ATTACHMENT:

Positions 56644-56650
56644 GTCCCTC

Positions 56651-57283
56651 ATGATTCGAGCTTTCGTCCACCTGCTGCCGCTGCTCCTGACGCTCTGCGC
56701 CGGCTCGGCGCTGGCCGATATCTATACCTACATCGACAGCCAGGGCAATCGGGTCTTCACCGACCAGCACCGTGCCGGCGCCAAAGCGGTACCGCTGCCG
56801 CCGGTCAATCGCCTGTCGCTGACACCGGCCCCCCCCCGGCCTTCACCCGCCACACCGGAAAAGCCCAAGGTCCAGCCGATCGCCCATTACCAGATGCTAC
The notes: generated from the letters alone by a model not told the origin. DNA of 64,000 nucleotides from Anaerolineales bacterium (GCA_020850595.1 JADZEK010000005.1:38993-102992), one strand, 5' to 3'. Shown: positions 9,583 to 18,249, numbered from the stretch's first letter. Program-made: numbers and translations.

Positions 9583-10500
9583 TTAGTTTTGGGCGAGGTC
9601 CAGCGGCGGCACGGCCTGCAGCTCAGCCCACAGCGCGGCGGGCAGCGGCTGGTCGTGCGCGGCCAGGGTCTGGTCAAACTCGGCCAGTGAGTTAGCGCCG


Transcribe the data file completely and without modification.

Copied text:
Positions 56644-56650
56644 GTCCCTC

Positions 56651-57283
56651 ATGATTCGAGCTTTCGTCCACCTGCTGCCGCTGCTCCTGACGCTCTGCGC
56701 CGGCTCGGCGCTGGCCGATATCTATACCTACATCGACAGCCAGGGCAATCGGGTCTTCACCGACCAGCACCGTGCCGGCGCCAAAGCGGTACCGCTGCCG
56801 CCGGTCAATCGCCTGTCGCTGACACCGGCCCCCCCCCGGCCTTCACCCGCCACACCGGAAAAGCCCAAGGTCCAGCCGATCGCCCATTACCAGATGCTAC
The notes: generated from the letters alone by a model not told the origin. DNA of 64,000 nucleotides from Anaerolineales bacterium (GCA_020850595.1 JADZEK010000005.1:38993-102992), one strand, 5' to 3'. Shown: positions 9,583 to 18,249, numbered from the stretch's first letter. Program-made: numbers and translations.

Positions 9583-10500
9583 TTAGTTTTGGGCGAGGTC
9601 CAGCGGCGGCACGGCCTGCAGCTCAGCCCACAGCGCGGCGGGCAGCGGCTGGTCGTGCGCGGCCAGGGTCTGGTCAAACTCGGCCAGTGAGTTAGCGCCG